Maria Sykes is experienced at hosting the volunteers who often descend on her rural, isolated community of Green River, Utah. Volunteers tend to drop in, work hard and leave, requiring considerable management from Sykes and her Green River Community Center colleagues during their stay.
But Sykes also works with Colorado Lutherans who come for a "three-day explosion of energy and positive attitude." After they leave, they exchange emails and pictures with their Green River hosts and follow the community center on Facebook. "That gives us inspiration throughout the year," said Sykes, co-founder of Epicenter, a nonprofit agency that relates to the center.
|A quick "go green" group huddle starts the day of service for Lutherans from Boulder, Colo.|
This summer congregations will load up vans, count heads on buses and navigate airport security for mission trip experiences. Along with sunscreen and work gloves, a number of ELCA mission trip experts advocate packing reflective listening and relationship-building skills. In fact, they claim building relationships is just as — or even more — important than building that roof, shed or house.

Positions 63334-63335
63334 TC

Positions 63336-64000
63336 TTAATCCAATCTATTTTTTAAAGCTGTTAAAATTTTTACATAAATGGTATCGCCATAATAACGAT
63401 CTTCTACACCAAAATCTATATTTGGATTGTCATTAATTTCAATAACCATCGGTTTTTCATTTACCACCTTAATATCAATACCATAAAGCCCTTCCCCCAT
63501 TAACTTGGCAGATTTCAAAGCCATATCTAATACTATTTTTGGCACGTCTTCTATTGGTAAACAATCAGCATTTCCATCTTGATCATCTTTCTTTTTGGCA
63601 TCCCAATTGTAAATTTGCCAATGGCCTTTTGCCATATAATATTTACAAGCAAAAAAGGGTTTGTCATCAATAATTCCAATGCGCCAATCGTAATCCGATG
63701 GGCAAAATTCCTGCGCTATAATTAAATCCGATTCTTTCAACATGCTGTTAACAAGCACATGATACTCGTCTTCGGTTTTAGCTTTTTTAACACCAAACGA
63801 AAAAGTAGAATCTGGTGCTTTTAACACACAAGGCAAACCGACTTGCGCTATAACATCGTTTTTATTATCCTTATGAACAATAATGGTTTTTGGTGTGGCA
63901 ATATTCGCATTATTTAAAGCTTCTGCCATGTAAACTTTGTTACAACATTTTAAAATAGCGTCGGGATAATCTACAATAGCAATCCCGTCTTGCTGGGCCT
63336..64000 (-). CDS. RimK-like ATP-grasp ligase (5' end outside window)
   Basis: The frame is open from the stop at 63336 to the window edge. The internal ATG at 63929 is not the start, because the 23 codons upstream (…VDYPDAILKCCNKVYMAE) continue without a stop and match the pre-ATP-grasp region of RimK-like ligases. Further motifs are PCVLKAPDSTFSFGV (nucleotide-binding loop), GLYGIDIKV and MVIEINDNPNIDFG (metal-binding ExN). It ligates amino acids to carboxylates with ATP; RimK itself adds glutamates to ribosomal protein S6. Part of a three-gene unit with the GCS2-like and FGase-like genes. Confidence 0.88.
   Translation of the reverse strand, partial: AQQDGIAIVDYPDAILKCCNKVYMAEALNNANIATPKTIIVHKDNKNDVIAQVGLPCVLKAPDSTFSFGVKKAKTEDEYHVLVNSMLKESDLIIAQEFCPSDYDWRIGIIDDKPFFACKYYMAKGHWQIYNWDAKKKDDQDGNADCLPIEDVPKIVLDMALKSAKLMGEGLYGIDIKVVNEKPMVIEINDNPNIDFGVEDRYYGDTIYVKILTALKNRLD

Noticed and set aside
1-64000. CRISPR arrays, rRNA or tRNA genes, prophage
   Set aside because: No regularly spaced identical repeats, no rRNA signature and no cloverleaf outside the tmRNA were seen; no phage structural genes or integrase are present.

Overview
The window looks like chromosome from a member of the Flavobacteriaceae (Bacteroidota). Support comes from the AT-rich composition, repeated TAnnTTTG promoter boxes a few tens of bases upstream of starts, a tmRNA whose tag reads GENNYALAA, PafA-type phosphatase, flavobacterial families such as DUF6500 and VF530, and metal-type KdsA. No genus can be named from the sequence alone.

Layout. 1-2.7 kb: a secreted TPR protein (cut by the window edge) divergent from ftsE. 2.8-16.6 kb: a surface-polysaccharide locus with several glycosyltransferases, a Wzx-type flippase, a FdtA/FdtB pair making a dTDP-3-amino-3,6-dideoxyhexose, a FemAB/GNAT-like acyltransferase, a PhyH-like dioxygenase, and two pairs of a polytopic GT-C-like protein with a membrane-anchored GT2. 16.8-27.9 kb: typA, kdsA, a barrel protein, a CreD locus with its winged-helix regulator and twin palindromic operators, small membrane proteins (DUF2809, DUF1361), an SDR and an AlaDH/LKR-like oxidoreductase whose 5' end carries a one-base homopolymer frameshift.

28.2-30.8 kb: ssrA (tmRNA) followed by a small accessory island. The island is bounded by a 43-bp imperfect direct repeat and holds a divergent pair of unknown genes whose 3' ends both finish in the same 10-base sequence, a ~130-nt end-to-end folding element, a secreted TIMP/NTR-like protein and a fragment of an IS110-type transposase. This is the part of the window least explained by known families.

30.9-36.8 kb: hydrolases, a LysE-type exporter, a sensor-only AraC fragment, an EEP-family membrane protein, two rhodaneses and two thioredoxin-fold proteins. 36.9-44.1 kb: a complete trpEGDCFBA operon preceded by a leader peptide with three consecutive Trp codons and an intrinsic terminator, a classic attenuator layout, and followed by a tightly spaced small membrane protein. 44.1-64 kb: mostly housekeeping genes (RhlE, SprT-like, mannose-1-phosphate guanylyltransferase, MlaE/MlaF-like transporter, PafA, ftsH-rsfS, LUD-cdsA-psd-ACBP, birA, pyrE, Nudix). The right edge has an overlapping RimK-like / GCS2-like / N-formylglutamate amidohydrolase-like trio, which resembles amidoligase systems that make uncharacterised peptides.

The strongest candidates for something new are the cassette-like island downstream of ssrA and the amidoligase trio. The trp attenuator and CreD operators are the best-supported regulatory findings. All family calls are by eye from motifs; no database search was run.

Embarking on congregational mission trips has grown significantly in the last 20 years, said Mark J. Jackson, professor of children, youth and family studies at Trinity Lutheran College, Everett, Wash.
Recently several church leaders, including Jackson, re-examined mission trips and took a closer look at the long-term impact on recipients and participants. They asked: "Was there a richer, deeper experience to be had?"
The rest of this article is only available to subscribers.
© 2016 Augsburg Fortress, Publishers